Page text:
CO Supreme Court Denies CU Gun Ban | Denver Criminal Defense Attorney

Posted by on Mar 5, 2012

According to the Denver Post, The Colorado Supreme Court has ruled that a gun ban on campus at the University of Colorado is illegal based on The Concealed Carry Act, which prevents local government from limiting concealed weapons carrying rights. The law provides for exceptions for schools through the high school level, places where federal law supercedes the state law, and public buildings that use metal detectors for security. Additionally, the law concedes the right of private property owners to disallow guns on their own property. The effect of the ruling is to ensure that the rights that Colorado residents have regarding the carrying of concealed weapons applies on campus at CU just as it does in other parts of the state.

The right to carry weapons may be one of the more debated rights that Americans hold, but under currently observed United States and Colorado law, people do have the right to own and carry handguns. In many crimes, the use of a weapon in the commission of the crime aggravates the severity of the crime. Of course, one of the most fundamental tenets of our criminal justice system is that people who are accused of crimes are considered innocent until they have been proven guilty in court. This is extremely important, because it is by no means unusual for people to be arrested for crimes that they did not commit. As a result, a person who legally carries a gun, if falsely accused of a crime, could actually face serious weapons charges despite being innocent.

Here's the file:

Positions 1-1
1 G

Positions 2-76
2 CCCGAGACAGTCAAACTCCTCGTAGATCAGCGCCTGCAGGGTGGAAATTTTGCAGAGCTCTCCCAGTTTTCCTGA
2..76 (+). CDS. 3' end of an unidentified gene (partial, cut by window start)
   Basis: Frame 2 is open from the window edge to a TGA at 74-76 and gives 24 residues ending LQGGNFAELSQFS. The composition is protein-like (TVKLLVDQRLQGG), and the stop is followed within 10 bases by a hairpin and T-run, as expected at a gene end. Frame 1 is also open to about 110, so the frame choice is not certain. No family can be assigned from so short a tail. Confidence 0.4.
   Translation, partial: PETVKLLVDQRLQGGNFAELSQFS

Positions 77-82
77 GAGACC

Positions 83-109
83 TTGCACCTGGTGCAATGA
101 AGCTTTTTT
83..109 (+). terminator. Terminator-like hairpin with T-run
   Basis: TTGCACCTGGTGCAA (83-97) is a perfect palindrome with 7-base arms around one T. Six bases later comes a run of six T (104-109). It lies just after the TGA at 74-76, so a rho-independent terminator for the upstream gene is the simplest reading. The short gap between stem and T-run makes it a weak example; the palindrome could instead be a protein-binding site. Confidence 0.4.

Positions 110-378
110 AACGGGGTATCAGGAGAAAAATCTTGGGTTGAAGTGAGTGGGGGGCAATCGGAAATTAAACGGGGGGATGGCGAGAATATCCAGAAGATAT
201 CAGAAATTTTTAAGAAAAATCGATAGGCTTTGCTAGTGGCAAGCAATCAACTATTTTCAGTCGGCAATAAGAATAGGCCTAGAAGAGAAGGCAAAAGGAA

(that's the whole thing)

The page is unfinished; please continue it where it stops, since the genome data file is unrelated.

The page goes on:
If you have been charged with a crime, a skilled criminal defense attorney is vital to your livelihood. Criminal charges can ruin your life, a criminal defense attorney can prevent that. John Fuller is a dedicated Denver criminal defense attorney who can protect your rights as you deal with the police, and work to have your case dismissed or win an acquittal. If you have been charged with a crime in Colorado, or if you think that you will be, don’t take chances; speak with an attorney immediately, before you talk to police. For more information and a FREE CASE EVALUATION call John Fuller at (303)597-4500.